Did you know that up to 500,000 individuals each year are victims of identity theft, a fast-growing form of fraud? “Identity theft” or “account takeover fraud” involves criminals stealing a person’s personal information. These criminals assume a person’s identity and apply for and use credit in the victim’s name, harming the victim’s credit record.
The following security tips can help you protect yourself and your money.
- Keep your important papers secure, shred documents with sensitive information before you put them in the trash, and limit the personal information you carry with you are among the ways you can protect your identity.
- Use strong passwords for all your accounts. A strong password will have eight or more characters, including letters, numbers and symbols.
- Keep a close eye on your bank statements watching for any unusual transactions. *Download SHAZAM BOLT$ for free on your mobile device to monitor your account 24/7.*
- Don’t use any part of your social security number as a password, user ID or personal identification number (PIN).
- Don’t respond to emails that claim to be from your bank (or any other company) requesting your account details.
- Be mindful of how much personal information you share on social networking sites. The more you post about yourself, the easier it might be for someone to use the information.
- Keep sensitive personal information and bank account numbers/passwords off your phone.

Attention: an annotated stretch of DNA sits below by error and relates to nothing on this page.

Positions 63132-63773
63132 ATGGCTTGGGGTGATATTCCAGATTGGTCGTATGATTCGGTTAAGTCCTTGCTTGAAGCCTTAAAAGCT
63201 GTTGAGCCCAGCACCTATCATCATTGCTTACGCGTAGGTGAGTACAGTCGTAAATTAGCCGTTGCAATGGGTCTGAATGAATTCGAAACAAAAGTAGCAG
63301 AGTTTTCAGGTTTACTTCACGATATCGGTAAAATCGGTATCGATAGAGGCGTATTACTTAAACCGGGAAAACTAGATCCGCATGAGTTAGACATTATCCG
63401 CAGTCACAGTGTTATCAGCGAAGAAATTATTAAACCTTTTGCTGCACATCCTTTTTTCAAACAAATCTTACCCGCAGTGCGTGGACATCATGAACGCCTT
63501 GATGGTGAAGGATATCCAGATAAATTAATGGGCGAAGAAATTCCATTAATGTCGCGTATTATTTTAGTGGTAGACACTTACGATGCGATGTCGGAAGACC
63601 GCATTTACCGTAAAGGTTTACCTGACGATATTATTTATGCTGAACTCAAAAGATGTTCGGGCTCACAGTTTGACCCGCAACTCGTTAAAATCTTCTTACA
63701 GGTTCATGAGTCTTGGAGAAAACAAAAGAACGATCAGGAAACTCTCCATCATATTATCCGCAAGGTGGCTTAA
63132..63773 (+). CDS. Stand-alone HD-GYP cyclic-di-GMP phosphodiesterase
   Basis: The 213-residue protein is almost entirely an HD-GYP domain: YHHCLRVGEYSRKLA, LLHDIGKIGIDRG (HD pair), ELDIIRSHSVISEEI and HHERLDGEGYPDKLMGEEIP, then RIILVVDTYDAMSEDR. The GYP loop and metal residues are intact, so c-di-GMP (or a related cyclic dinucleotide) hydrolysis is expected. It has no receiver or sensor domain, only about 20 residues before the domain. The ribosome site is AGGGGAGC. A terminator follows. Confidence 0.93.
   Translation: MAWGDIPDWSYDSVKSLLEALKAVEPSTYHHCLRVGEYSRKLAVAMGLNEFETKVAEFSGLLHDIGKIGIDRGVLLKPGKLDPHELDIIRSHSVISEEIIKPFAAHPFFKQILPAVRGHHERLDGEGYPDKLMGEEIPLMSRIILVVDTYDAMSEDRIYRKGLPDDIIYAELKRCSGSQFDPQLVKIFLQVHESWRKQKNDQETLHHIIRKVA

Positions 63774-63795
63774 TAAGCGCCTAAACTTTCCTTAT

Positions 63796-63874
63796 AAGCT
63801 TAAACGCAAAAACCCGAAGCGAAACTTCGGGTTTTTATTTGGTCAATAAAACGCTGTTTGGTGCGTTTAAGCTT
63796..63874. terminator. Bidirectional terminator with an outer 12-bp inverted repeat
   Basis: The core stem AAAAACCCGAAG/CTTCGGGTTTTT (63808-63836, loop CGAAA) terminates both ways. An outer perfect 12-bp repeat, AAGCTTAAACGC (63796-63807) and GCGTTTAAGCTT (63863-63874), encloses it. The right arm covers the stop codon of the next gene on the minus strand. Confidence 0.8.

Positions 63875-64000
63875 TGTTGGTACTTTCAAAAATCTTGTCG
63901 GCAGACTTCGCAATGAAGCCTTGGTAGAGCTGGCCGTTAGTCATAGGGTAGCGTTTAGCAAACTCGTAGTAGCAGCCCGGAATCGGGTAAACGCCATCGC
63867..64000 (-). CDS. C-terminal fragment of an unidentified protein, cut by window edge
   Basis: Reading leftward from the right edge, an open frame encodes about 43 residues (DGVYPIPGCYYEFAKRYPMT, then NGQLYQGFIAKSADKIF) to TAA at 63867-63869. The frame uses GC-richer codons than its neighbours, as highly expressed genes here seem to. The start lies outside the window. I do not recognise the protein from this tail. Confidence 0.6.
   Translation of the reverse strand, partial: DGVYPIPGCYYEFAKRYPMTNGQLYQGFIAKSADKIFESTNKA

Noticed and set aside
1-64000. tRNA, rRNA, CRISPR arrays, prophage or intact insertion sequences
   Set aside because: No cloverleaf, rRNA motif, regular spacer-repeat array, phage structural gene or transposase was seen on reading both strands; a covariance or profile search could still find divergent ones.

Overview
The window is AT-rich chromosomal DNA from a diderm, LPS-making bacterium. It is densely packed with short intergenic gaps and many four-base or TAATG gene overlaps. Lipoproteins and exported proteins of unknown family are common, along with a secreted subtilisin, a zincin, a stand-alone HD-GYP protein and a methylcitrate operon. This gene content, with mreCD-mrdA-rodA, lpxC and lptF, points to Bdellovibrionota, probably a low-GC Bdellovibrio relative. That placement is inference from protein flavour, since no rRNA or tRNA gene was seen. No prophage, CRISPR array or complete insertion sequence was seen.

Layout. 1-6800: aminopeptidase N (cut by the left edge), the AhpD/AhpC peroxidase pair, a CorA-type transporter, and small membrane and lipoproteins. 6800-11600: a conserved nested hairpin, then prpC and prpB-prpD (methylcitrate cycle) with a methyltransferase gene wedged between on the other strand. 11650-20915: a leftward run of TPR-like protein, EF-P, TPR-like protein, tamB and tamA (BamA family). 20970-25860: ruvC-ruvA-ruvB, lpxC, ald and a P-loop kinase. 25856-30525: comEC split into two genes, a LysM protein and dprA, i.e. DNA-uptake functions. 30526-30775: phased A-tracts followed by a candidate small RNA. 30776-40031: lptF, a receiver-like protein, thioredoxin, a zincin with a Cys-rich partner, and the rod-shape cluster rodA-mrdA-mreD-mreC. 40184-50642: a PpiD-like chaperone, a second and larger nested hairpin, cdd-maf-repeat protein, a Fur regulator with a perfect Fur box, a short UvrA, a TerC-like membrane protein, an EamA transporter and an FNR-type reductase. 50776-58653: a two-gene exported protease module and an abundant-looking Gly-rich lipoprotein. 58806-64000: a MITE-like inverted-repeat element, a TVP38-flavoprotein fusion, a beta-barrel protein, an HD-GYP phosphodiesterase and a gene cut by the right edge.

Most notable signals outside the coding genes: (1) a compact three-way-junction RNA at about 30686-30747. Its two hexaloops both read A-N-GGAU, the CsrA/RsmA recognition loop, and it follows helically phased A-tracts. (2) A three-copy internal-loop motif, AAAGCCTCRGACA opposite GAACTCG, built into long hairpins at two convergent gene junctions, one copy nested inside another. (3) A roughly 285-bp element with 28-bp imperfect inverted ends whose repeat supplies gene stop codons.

- Keep your computer operating system, your Web browser and your mobile device software up to date with the latest security patches.
- Each year, obtain a copy of your credit report to make sure your repayment information is being correctly reported. If you have recently been denied credit, you are entitled to a free credit report within 60 days of the date you receive notice of such denial. Under other circumstances, you may be charged a small fee. You can call any of the three national credit reporting agencies to get a copy of your credit report: (1) Transunion 800-888-4213; or (2) Equifax 800-685-1111; or (3) Experian 888-397-3742.
Avoid telephone scams:
Telephone spoofing or number spoofing is a sophisticated new type of fraud that enables criminals to pose as trusted organizations by displaying a legitimate name and phone number on their victim’s caller ID. It’s very effective, since the phone number displayed can be your bank’s actual phone number!
What could happen: you may receive a phone call that displays “Bank of Cashton” and our actual phone number on your caller ID (this can affect both landlines and cell phones). You answer the call, and a person will present you with an urgent sounding scenario in order to trick you into giving sensitive financial or personal information. Often, the pretense involves “securing your accounts due to fraud being detected.”
After convincing you of legitimacy, the criminal will then attempt to gain access to your funds. Some victims have lost thousands of dollars.
To beat this scam, hang up the phone. When in doubt hang up. Then, after ensuring the line is disconnected (some fraudsters will suggest you call your Bank’s number, but will keep the current call’s line open, play a fake dial-tone, and “answer” your call to further convince you their call is real) re-dial our phone number and report the incident.
When in doubt, hang up, and call us. Together, we can protect your information and put an end to these scams